Ghost towns, abandoned factories, deserted parks and an eerie, visual quiet. Sounds like Chernobyl or a shuttered buggy factory, doesn’t it? It’s not; this is the type of photographic imagery I see all too often on economic development websites. Shots of downtowns with no one on the street, sidewalks or benches. Playground equipment and picnic tables all empty as if they were evacuated. Sculpture gardens unappreciated and ignored. CNC equipment, loading docks, and company entrances that have gone idle, no one working the equipment, nobody assembling the finished goods or running the bottling equipment. You can almost hear the crickets chirping.
Economic development websites are supposed to present a place as a vibrant, competitive place on the move. You could call it the curse of knowledge: people are very familiar with their own towns, counties, communities and businesses. They know what kinds of activities go on in these locations. They know about the music festival, the tour that went through the local craft brewery, the minor league team that played the day before and the college graduation ceremony that takes place every year, so the tendency is to project their insight and personal experiences into the photography they are shooting and selecting. Unfortunately, your intended audience does not share this intimate knowledge. The effect of an abandoned location can be a little depressing.
The solution: add people. Not necessarily easy, I know, but worth the effort. The addition of people in these locations, doing what they would do, brings photographs to life, which brings your region and marketing materials to life. Photograph people in the community living life, doing what they love to do, filling orders and delivering the goods. At Ady Advantage, we do strategic planning, target market research, and offer site selection services. This research, strategy development and planning can lead to marketing plans, branding initiatives, websites and print collateral. Good, thoughtful photography is essential to making these marketing materials resonate with your target audience. It will add flavor and memorability to the materials you use to promote your region in a way a vacant amphitheater cannot.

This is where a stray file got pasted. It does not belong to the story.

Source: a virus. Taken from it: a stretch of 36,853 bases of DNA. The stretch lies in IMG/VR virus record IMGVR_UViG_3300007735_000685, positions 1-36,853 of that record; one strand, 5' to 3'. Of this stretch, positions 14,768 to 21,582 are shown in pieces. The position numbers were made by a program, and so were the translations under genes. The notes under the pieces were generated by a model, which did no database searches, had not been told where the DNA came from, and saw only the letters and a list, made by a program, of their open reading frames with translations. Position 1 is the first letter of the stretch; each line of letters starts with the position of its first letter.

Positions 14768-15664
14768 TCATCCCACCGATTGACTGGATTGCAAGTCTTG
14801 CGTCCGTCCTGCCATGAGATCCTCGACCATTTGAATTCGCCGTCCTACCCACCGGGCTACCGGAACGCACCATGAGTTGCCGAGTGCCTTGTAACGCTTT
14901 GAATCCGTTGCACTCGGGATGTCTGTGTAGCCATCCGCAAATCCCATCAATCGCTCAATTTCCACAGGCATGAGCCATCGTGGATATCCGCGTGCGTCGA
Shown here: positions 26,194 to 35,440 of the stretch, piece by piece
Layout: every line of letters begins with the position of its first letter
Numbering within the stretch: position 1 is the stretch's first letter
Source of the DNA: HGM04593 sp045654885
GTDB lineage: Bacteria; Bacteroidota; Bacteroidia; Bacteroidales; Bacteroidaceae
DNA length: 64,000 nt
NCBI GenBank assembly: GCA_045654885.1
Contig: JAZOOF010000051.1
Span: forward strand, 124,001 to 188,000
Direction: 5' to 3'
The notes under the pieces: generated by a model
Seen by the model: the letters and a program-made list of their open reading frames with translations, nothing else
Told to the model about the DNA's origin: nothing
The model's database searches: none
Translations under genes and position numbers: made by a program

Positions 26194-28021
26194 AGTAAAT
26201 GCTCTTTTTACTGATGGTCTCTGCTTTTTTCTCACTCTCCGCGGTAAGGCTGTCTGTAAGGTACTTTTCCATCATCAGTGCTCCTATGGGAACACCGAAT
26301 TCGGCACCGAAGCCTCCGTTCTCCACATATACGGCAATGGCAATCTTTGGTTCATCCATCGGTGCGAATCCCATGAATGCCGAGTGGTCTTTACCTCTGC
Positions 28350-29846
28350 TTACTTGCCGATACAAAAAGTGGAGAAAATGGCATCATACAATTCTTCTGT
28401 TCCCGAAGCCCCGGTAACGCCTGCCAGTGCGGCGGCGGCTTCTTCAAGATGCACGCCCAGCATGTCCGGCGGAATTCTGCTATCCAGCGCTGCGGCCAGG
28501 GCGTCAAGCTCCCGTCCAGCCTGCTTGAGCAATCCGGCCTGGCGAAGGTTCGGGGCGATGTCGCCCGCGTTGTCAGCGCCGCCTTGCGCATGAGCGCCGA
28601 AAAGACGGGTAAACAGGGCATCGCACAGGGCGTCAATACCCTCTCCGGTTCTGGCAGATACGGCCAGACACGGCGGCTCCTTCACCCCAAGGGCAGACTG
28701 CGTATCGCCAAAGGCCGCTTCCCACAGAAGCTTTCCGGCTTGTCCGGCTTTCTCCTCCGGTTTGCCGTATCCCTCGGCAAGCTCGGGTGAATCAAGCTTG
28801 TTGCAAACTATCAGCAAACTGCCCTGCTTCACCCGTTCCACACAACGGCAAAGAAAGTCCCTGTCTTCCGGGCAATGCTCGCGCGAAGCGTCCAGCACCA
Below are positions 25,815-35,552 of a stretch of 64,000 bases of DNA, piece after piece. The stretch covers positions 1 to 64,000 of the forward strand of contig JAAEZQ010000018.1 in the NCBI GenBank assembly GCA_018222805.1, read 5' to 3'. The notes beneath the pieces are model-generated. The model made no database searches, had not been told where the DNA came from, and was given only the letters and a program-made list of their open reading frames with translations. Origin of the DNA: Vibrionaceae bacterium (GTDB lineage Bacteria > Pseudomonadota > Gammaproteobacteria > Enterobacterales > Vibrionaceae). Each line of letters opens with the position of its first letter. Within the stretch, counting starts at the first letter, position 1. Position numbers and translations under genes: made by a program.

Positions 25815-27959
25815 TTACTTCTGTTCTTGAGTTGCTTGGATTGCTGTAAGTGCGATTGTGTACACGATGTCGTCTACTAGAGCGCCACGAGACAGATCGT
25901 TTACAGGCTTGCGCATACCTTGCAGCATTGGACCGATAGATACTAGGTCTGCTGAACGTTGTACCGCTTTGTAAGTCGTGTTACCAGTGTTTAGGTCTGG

How do you get this Hollywood production underway? Contrary to what you might think, getting good photography doesn’t have to be a huge production. Here are some tips to get you started.
- Hire a photographer to gather these types of images as community events occur. This is one of those situations where quality trumps quantity. Investing in a smaller number of high-quality shots will have a better return than hundreds of poor pictures.
- When the opportunity presents, take the photos yourself. You have a camera – it’s the one with the phone built in.
- When conducting your business retention and expansion activities, ask your local companies if they have images you could use in your materials.
- Describe what you’re looking for to the Chamber of Commerce so they may share their archives.
- The local newspapers or television stations may have photos they would let you use.
- Amateur photographers from your region may be posting their work on websites such as Flickr, Instagram and Facebook. Search them out, contact them, and ask for permission to use their images.
- Remember to document where these photos came from, always ask permission, and, if requested, give credit to the photographer and/or the organization.
By bringing life to these desolate images, you can showcase the best your region has to offer.
If it’s time to replace those outdated marketing materials, Ady Advantage can help. Through our marketing and branding services for EDOs, our experts can help you identify what’s unique and memorable about your region, craft your brand identity, and create marketing materials and websites that bring out your best. Contact Bennett Syverson for more information at 608-663-9218.